With an advanced payment energy plan, you pay for your energy upfront in return for a fixed discount. This is a similar concept to paying for your car insurance upfront as opposed to monthly. Advanced payment plans will be cheaper than a standard energy plan, but they do require you to part with money upfront.
While you can’t choose whether or not you pay for your energy, when it comes to how you pay for your energy and electricity and gas, you have a few options. Those options are Direct Debit (monthly, variable or quarterly), cheque or cash, and advanced payments.
We recently received a question about advanced payments, so we thought we’d write an article about them to help you decide whether or not advanced payment energy plans are right for you.
What are Advanced Payments?
Advanced payments are, to be honest, quite rare in the energy industry.
They require that you pay for your energy upfront, in return for a fixed discount. That discount is usually around 5%, or £25 for every £500 worth’ of energy you consume.
What are the pros and cons of Advanced Payments?
Advanced payments are rare, and there’s a reason for that; the disadvantages outweigh the advantages. There are two key advantages to advanced payments:
1) You will know exactly how much you are going to pay for your energy, and;
2) You will receive a fixed discount on your energy, so you will see savings immediately.
Often, that fixed discount will be enough to guarantee your prices remain lower than your supplier’s standard rate. However, herein lies the main disadvantage of Advanced Payment energy plans; they often mean your energy will work out cheaper, but not always.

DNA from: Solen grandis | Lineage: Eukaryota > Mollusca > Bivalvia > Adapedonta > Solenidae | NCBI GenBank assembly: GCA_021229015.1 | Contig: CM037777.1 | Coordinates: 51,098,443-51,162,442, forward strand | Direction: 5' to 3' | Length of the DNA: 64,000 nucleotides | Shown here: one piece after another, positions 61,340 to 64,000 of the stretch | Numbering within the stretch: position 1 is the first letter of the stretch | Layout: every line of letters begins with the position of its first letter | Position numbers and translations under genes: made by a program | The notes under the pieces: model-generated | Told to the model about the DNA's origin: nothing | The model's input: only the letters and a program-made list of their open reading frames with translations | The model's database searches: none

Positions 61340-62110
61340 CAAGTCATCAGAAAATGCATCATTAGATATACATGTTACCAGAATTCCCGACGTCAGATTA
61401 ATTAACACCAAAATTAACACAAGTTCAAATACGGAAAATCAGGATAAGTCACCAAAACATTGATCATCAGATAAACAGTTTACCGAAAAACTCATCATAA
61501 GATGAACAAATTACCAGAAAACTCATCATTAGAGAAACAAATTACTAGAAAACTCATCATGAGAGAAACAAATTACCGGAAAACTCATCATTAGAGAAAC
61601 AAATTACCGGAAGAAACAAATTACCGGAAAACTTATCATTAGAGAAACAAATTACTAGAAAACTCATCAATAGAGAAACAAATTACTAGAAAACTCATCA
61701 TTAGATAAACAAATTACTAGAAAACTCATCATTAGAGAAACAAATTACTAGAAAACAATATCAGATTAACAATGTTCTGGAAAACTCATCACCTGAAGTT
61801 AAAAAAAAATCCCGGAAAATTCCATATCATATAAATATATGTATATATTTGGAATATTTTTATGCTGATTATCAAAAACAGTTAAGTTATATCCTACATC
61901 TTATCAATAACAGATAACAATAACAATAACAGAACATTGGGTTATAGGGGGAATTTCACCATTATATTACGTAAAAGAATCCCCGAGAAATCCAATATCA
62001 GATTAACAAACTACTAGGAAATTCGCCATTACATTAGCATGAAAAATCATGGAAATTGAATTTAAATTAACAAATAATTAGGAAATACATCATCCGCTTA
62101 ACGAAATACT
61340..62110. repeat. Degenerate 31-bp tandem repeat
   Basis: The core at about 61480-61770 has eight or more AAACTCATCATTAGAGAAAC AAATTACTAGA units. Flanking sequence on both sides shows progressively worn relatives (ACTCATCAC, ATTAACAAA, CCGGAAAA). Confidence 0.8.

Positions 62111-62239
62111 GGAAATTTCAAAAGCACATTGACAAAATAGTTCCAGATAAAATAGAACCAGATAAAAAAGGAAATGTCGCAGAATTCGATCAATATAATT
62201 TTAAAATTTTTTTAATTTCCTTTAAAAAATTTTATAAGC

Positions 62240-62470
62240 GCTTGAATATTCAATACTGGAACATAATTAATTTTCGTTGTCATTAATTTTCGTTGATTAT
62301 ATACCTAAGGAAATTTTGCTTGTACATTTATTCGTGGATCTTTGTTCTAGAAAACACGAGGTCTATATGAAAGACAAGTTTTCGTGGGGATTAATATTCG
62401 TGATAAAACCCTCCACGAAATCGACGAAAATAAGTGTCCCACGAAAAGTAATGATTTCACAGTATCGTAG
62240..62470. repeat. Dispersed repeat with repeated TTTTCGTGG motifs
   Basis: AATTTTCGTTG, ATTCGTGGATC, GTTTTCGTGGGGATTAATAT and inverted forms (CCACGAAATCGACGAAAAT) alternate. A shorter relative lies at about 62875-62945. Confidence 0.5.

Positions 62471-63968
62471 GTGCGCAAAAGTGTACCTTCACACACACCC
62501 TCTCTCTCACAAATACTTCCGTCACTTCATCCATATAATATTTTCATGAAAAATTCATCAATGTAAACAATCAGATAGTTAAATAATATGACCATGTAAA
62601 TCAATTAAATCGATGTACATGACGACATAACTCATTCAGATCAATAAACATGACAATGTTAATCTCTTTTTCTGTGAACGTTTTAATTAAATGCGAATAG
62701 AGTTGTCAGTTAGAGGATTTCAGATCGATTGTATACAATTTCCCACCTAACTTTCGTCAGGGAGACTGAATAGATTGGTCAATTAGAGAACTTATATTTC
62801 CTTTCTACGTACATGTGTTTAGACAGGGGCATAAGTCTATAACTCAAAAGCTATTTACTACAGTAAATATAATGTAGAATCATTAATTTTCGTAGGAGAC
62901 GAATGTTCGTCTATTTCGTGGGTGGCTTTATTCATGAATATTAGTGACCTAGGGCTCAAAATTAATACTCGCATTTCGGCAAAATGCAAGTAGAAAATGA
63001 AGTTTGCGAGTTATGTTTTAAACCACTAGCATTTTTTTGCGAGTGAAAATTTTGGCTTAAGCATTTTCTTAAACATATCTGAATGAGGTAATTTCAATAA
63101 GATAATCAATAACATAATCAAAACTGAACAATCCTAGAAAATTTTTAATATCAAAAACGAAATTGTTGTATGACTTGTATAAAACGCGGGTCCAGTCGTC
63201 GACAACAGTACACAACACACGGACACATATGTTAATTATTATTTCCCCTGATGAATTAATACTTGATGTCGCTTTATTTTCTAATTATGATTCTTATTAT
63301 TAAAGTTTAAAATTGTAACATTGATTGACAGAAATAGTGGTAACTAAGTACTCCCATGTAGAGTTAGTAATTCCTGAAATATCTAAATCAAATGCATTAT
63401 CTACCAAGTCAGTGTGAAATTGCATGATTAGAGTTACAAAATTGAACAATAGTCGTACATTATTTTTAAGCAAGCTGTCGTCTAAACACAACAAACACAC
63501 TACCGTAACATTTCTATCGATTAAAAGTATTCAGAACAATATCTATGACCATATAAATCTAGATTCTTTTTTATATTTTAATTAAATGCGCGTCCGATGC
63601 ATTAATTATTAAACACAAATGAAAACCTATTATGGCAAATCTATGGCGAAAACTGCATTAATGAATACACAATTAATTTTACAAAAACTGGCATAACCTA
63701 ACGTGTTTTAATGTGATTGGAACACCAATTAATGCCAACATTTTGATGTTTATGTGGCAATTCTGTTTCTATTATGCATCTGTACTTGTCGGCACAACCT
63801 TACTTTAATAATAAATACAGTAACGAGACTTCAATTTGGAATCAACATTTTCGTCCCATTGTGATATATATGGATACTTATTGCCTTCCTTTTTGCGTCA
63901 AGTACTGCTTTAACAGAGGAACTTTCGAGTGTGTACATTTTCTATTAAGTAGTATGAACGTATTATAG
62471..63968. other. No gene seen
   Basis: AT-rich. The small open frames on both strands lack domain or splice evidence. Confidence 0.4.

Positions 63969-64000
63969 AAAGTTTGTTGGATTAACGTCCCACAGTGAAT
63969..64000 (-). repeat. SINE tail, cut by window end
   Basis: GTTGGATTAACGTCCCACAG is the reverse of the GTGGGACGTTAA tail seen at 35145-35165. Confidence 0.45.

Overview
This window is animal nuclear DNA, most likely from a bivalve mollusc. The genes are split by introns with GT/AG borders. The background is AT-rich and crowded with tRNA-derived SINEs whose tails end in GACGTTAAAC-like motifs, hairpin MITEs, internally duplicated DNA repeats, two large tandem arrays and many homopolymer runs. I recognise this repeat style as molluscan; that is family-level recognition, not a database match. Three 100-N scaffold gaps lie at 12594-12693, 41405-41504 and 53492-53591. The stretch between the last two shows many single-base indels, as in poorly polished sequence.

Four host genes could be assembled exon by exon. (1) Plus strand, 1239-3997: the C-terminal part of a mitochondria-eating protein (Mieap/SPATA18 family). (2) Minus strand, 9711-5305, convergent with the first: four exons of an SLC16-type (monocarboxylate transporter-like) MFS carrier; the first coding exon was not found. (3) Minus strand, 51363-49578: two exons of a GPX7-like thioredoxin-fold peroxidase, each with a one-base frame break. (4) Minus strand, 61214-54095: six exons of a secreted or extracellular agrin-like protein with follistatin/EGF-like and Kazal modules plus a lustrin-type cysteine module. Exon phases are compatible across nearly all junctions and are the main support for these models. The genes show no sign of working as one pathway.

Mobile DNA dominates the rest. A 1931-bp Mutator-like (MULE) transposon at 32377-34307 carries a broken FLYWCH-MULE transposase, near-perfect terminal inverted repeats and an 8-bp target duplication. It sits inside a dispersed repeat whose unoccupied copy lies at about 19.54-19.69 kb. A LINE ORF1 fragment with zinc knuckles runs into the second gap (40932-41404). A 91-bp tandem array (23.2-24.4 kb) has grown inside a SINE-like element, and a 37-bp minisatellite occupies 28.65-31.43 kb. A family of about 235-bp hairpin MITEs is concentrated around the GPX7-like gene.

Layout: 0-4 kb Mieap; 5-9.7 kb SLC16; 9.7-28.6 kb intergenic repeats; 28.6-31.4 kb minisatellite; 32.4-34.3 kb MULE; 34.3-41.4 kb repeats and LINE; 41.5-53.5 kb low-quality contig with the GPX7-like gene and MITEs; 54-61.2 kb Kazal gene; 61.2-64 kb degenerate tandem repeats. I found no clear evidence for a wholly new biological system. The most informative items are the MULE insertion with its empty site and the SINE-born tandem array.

The reason for this is simple – the discount you are offered is always based on the standard rate of the supplier, so no two discounts will be the same. So if you choose a supplier with a high standard rate, then your discount won’t work out to be as lucrative as you think.
The second and third disadvantages to advanced payments are rather sneaky – the second disadvantage is that some suppliers do not have policy in place that guarantees reimbursement, should you choose to switch to another energy supplier, or cancel your agreement early. So you should always make sure that your supplier will reimburse you with any outstanding credit, should you choose to switch supplier or cancel your agreement.
Lastly, but perhaps most importantly, when your plan runs out you will be automatically reverted to your supplier’s standard plan. This will almost certainly be more expensive over the same term.
The good news is you can switch to another supplier who accepts advanced payment and offers a lower standard rate. Hopping from one supplier to another, so long as it works out cheaper for you, is the best way to approach advanced payment energy plans.